Jonathan Siegel, the Super Bowl party organizer at Congregation Ahavas Chesed, says he’s inviting members of the neighboring historic Spring Hill Avenue Temple, a Reform congregation, to his join the crew from his Conservative congregation.

“They have a lot of kids,” says Siegel,” a father of three who hopes to create a “comfortable, family friendly event. “I thought the Super Bowl party was a way to bring the Jewish community of Mobile together.”

“Let’s Come Together,” suggests the party flyer.

In downtown Dallas, not far from Cowboy Stadium in suburban Arlington, Chabad is inviting out-of-town Packers’ and Steelers’ fans to put aside their rivalry for a day or two and join them for a Super Bowl Shabbat.

“We are expecting fans from all over,” said Zvi Drizin, a Chabad-Lubavitch rabbi who often works with young adults.

The program includes Friday evening services and a dinner, where Drizin says that “We are planning on serving super bowls of matzah balls.”

Shabbat morning services the next day will feature the Torah portion Terumah, which is about the building of the Mishkan, the holy sanctuary. Drizin, who is still trying to find a ticket for the big game, is planning on giving the d’var Torah.

“Terumah is about how everything is contributed,” said Drizen, who is thinking of how he will tie his talk into the Super Bowl. “And that’s all about teamwork.”

(Edmon J. Rodman is a JTA columnist who writes on Jewish life from Los Angeles. Contact him at {encode=”edmojace@gmail.com” title=”edmojace@gmail.com”}.)

‘Curly’s’ sidekick Nate Abrams a forgotten man in Packers’ lore

You know the old saying: Behind every Hall of Fame football coach stands a 5-foot, 4-inch Jewish cattle dealer with good hands, a big heart and a “Yiddishe kop.”

For Earl “Curly” Lambeau of the Green Bay Packers, that man was Nate Abrams.

Just a little kosher food for thought while watching Sunday’s Super Bowl XLV between the Packers and Pittsburgh Steelers.

Abrams (1897-1941) arguably was as instrumental in founding the Packers as Lambeau, the team’s first coach and eventual namesake of Lambeau Field, home of the “frozen tundra.” Abrams’ funds also kept the team afloat during its early years.

Yet Abrams receives no mention in the official founding story, which credits Lambeau.

These rarely heard arguments derive from the meticulously researched “The History of the Green Bay Packers: The Lambeau Years” by Larry Names (1987, Angel Press of Wisconsin). He writes that Abrams, the son of Russian immigrants, grew up in the same neighborhood as Lambeau, son of Belgians, and played football with him.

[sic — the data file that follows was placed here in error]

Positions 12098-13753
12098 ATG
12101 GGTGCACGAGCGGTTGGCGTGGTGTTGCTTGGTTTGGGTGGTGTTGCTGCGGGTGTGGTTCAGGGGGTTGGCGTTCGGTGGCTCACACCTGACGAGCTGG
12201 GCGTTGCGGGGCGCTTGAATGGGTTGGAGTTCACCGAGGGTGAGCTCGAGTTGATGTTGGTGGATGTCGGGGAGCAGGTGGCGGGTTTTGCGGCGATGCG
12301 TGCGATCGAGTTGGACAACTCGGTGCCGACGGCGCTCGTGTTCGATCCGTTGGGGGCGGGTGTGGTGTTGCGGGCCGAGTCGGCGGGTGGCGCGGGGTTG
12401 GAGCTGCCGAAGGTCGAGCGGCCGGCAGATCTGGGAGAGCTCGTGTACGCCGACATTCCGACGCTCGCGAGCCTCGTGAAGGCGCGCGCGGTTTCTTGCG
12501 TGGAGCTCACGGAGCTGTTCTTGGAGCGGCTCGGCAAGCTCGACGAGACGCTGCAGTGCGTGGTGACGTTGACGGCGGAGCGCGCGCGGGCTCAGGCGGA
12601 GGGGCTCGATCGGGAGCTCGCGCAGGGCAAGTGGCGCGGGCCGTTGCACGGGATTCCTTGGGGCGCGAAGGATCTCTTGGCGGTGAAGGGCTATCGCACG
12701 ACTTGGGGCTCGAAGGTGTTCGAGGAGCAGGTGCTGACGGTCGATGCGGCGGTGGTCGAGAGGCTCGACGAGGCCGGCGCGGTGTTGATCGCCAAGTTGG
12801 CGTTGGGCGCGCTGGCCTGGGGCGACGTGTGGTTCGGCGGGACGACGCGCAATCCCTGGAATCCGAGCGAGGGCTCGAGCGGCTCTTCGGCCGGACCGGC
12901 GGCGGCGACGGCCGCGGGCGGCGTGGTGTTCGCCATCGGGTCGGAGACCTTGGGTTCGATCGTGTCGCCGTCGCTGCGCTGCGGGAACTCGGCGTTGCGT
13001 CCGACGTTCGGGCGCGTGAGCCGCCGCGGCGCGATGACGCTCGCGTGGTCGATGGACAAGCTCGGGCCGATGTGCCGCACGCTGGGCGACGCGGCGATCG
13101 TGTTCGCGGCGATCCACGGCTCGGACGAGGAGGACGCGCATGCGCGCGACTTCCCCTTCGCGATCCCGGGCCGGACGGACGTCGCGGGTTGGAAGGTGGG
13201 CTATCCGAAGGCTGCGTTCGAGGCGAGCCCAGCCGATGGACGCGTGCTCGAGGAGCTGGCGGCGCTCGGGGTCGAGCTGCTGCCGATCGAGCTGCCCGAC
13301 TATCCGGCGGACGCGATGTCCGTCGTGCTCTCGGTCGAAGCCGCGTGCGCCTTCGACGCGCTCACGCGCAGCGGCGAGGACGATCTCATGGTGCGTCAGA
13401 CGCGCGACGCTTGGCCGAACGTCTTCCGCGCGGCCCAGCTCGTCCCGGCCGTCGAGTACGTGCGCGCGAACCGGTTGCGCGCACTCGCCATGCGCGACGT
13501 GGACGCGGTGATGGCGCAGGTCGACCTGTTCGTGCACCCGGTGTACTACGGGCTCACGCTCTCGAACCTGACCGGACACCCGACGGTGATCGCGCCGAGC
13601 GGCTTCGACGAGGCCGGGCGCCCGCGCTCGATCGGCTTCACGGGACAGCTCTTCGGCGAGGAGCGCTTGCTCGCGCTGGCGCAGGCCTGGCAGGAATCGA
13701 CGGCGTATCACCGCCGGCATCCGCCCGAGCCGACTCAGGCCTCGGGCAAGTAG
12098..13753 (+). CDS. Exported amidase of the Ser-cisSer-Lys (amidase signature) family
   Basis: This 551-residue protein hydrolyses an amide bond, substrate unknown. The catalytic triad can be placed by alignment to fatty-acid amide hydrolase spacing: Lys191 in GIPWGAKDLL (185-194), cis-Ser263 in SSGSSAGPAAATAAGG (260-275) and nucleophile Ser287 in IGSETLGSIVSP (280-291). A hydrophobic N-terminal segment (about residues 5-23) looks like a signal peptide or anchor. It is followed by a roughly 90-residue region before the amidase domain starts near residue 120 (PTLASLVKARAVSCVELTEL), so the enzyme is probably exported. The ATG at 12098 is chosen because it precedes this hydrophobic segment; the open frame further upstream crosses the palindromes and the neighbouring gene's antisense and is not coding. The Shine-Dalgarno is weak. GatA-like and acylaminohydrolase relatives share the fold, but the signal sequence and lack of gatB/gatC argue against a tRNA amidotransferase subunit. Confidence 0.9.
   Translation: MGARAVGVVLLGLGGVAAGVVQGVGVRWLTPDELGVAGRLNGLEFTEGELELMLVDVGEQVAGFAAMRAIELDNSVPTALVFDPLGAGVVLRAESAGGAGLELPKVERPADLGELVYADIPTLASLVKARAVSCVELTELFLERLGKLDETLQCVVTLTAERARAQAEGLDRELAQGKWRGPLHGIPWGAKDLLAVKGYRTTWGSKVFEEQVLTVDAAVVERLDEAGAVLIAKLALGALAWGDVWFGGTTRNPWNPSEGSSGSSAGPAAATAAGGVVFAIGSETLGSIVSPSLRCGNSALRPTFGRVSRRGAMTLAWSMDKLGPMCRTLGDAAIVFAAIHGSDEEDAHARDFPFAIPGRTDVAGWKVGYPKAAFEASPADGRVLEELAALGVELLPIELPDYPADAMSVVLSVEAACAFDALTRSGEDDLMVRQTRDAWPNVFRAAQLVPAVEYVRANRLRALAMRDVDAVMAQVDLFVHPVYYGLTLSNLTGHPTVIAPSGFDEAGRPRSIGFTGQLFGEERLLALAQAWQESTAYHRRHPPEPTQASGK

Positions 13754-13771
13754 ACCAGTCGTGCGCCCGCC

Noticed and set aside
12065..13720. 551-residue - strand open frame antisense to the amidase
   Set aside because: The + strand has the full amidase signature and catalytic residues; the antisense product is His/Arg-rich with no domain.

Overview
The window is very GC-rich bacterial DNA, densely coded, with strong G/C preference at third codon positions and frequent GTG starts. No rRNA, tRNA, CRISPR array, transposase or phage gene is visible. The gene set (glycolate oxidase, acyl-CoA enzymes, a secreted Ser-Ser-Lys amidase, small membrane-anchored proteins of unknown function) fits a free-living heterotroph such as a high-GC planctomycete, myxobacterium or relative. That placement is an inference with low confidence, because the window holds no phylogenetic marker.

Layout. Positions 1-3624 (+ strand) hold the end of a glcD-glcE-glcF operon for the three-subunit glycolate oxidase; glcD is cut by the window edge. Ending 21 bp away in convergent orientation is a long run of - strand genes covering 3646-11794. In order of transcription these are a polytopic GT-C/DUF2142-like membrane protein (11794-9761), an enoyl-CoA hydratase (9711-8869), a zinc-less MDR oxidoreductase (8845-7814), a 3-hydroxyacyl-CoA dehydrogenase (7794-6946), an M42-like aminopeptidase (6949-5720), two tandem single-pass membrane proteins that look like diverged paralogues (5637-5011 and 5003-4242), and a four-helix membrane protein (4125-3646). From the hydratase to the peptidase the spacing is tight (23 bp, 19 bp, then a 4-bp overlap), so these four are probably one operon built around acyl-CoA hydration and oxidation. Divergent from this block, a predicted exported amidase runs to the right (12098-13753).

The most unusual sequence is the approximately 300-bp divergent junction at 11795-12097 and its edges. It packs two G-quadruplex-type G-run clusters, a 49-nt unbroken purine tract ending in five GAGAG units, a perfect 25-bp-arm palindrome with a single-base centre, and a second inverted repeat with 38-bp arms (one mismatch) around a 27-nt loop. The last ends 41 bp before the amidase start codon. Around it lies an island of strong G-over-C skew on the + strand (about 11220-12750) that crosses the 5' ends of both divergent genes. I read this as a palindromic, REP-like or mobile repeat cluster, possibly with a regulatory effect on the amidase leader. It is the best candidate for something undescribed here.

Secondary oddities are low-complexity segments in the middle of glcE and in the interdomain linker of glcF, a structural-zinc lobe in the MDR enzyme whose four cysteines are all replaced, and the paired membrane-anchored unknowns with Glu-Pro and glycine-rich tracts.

Lambeau became a star high school athlete and played the 1918 football season at the University of Notre Dame. Abrams had quit school at age 14 to learn cattle buying from his dad, Names writes. By age 15, Abrams was working on his own, and by 21 he was successful enough to sponsor the Green Bay semipro city football team known as the South Side Skidoos. He also played end and was team captain.

The Skidoos were one in a series of Green Bay city teams that began in 1897. Names contends that a famed 1919 meeting at which the Packers supposedly formed, held in the Green Bay Press-Gazette offices, actually was an organizational meeting for the Skidoos. The Skidoos had met at the offices a year earlier.

Names adds that Lambeau didn’t call the 1919 meeting but attended as a potential player. Abrams passed the captaincy to his old friend, a better and more popular athlete. Abrams played on the 1919 and 1920s teams with another Green Bay Jew, Charlie Sauber.

In 1921, the Packers joined the professional league that would become the NFL. Abrams played in one game, scoring a touchdown on an interception. Why he never played for the Packers again isn’t recorded, but it’s likely that the players in the new league were just too big for Abrams, the shortest player in Packers history.

But Abrams remained interested. After reading the cash-strapped Packers’ 1922 newspaper appeal for funds, Abrams handed $3,000 to Lambeau for operating expenses. In exchange, Lambeau handed ownership of the franchise to his friend, but Abrams let Lambeau operate the Packers. The team began its unique ownership system of selling stock to the public in 1923, and by 1925 repaid Abrams, who returned the franchise, writes Names.

Ignored in Packer lore, Abrams makes a cameo appearance in the slick Green Bay Packers Hall of Fame at Lambeau Field. He poses in the 1919 team picture and can been seen as a little, dark-haired man in life-size photos that cover some of the walls.

Two Jews are honored with plaques at the hall: Charles “Buckets” Goldenberg, who played from 1933 to 1945 and was named to the NFL commemorative 1930s all-star team as a guard; and former general manager Ron Wolf, who led the Packers to an NFL championship in 1996, was sometimes seen at the Cnesses Israel Congregation. Another Jewish player of note, offensive lineman Alan Veingrad, became ba’al teshuvah—one who turns to Orthodox Judaism—and a motivational speaker after playing for the Packers and Dallas Cowboys from 1986 to 1992.

Why is Abrams a seeming afterthought to the Packers? Names claims anti-Semitic attitudes in the 1920s prompted the team to emphasize Lambeau’s role and hide Abrams’. Yet Abrams never showed any bitterness.